Monday, August 10, 2015

Top Ten Favourite Flames

I am trying to put together my Top 10 Flames list. Putting together my favorite Flames players is a daunting task. There are a quite a few!

I mean, I could have players like defenceman Kari Eloranta, a Flames defender who was with the Flames in the eighties. He never scored more than five goals a season. Okay, bad example. Why would I want him?

I could have put Kent Nilsson, AKA the Magic Man. He has the Flames' record  for most points in a season: 131. In an era when defensive hockey was not invented. But of course, he was an Oiler, so I really could not have him on my list.

Well, of course I am being a little facetious, but you see my point. There could be a whole bunch of players to chose from. It is a task which I do not take lightly. There is no set criteria. Just a totally subjective list of my favourite players. I am sure my list won't be the same as yours, but it will be interesting to see who are the most-liked Flames of all time.

MY LIST

10.  Doug Gilmour

Doug was one of the best second line Centres in the league. He did so many things and played with a edge. Although he never was the best at anything, he was very good at everything. He played with a chip on his shoulder and never let anyone push him around. He never stepped down from anyone. He was a true leader on the best team in the NHL.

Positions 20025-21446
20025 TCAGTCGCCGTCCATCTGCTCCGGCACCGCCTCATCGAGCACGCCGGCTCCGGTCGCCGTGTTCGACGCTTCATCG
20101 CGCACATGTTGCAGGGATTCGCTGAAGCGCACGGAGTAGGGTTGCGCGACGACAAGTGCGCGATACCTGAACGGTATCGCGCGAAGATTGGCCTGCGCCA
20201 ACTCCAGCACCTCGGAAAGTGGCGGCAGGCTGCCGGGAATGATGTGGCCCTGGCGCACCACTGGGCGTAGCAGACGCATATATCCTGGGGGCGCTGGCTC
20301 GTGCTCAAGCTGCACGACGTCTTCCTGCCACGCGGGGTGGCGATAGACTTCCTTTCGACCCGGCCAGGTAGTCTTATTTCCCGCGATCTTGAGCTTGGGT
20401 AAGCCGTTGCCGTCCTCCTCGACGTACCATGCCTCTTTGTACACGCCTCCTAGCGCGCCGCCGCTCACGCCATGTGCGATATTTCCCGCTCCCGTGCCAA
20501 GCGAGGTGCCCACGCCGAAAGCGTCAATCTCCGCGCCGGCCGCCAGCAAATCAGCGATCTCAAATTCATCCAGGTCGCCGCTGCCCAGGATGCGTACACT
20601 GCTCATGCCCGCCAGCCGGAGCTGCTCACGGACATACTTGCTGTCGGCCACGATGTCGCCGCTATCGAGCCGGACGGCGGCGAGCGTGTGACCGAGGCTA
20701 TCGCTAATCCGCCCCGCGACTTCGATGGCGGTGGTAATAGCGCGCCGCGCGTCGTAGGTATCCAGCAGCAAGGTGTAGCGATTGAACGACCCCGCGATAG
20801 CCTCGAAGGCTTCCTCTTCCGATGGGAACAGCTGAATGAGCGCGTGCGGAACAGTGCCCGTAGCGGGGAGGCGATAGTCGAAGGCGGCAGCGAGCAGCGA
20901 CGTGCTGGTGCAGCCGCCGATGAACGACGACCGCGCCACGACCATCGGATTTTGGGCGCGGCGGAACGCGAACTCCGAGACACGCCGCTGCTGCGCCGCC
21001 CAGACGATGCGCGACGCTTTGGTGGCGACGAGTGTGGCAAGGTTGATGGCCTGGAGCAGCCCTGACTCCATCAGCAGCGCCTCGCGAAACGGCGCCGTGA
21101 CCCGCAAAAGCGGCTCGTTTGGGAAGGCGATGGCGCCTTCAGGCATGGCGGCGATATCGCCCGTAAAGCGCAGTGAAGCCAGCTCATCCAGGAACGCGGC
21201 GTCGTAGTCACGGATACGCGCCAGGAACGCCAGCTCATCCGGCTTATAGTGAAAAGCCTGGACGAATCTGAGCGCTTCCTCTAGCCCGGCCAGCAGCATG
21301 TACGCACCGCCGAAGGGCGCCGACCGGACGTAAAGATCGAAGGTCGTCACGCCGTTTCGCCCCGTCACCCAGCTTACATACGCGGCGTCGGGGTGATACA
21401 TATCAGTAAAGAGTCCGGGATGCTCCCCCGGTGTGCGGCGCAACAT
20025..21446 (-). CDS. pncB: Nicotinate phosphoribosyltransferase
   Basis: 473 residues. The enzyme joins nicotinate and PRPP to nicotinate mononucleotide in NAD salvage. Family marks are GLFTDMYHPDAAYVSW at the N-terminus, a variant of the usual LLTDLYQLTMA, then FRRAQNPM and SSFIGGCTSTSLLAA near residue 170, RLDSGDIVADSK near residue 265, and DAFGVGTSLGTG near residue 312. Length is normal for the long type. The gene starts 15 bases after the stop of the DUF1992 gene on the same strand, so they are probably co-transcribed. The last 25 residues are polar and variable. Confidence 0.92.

9.  Al Macinnis

A Powerplay specialist who was a very good offensive defenceman. Alan was the Conn Smythe winner in the 89 playoffs.  Alan had six 20-goal seasons with the Flames. Think of that for a defenceman. 

8. Lanny MacDonald.

Lanny was pretty much the heart and soul of the Flames, scoring that huge second goal in game six. He also gets the award for the best moustache  in the NHL. He holds the record for most goals scored in a season (sixty-six,) which will probably never be broken. Lanny was a fantastic power forward with a terrific snapshot and ten times the heart of a normal man. He played on both the Leafs and the Flames, a bonus for me, being a huge Leafs fan as well.

7. Joe Mullen 

Joe was is a pure sniper, one of the best American players. He played the Flames for five season, where he had a career year, scoring 51 goals and 59 assists for 110 points in 1989. He was part of the 89 Stanley Cup team. He was the perfect all-around player. The Flames turned their season around after acquiring Mullen. I loved the way Joe could always be counted on to score the big goal or big play just when the team needed it.

6.  Sean Monahan

I truly believe that Sean is going to be an all-star Flame for many years to come. He is a number one Centre. He was a the best player on the first line last season. He was the best player on the team many nights. He has the ability to play a full game in the defensive zone. He was used in all aspects of the Flames' game.